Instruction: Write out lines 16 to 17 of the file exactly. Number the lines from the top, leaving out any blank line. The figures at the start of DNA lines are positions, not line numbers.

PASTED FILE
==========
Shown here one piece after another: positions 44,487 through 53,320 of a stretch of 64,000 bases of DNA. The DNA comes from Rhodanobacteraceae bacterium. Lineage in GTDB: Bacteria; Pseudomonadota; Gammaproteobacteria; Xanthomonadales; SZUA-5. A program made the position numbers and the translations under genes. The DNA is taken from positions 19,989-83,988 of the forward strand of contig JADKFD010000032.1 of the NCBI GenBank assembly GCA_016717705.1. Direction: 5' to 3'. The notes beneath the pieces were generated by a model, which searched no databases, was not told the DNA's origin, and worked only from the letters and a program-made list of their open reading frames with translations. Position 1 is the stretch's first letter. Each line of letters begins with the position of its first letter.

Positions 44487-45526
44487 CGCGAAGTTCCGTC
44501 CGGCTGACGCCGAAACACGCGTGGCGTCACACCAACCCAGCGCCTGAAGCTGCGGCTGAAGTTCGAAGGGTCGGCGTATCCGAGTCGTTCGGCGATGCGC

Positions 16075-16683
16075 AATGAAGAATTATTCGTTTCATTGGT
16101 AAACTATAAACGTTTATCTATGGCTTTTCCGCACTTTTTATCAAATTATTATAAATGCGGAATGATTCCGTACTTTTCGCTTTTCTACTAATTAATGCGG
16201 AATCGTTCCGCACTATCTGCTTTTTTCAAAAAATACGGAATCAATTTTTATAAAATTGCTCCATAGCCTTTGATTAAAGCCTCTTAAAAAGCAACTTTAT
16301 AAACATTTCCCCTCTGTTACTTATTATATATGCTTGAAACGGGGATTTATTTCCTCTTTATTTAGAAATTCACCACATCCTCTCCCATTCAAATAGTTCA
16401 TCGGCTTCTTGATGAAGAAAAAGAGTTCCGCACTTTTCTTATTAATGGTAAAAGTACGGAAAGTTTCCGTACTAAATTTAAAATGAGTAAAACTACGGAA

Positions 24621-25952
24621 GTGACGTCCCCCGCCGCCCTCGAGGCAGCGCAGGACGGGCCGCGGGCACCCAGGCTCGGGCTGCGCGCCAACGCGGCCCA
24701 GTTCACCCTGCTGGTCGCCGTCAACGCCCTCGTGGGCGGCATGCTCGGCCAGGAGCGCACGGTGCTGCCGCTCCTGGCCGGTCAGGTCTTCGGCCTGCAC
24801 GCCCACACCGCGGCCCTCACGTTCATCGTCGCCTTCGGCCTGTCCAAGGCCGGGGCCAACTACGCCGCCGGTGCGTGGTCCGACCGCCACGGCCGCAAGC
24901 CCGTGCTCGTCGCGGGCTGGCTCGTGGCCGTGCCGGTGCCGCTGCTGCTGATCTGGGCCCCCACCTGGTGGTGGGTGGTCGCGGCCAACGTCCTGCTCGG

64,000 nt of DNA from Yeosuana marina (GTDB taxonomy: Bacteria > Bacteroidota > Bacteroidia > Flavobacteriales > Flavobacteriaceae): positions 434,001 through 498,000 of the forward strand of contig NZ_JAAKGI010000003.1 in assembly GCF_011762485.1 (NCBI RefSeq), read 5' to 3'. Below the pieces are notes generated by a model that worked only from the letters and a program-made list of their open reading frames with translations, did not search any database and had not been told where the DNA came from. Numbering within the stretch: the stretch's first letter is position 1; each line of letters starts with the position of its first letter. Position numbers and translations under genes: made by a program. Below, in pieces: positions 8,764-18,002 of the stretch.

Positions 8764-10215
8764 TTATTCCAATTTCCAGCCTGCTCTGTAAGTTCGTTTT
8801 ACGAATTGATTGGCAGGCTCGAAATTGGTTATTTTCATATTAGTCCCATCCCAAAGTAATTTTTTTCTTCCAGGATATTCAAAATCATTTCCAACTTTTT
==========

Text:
64,000 nt of DNA from Yeosuana marina (GTDB taxonomy: Bacteria > Bacteroidota > Bacteroidia > Flavobacteriales > Flavobacteriaceae): positions 434,001 through 498,000 of the forward strand of contig NZ_JAAKGI010000003.1 in assembly GCF_011762485.1 (NCBI RefSeq), read 5' to 3'. Below the pieces are notes generated by a model that worked only from the letters and a program-made list of their open reading frames with translations, did not search any database and had not been told where the DNA came from. Numbering within the stretch: the stretch's first letter is position 1; each line of letters starts with the position of its first letter. Position numbers and translations under genes: made by a program. Below, in pieces: positions 8,764-18,002 of the stretch.

Positions 8764-10215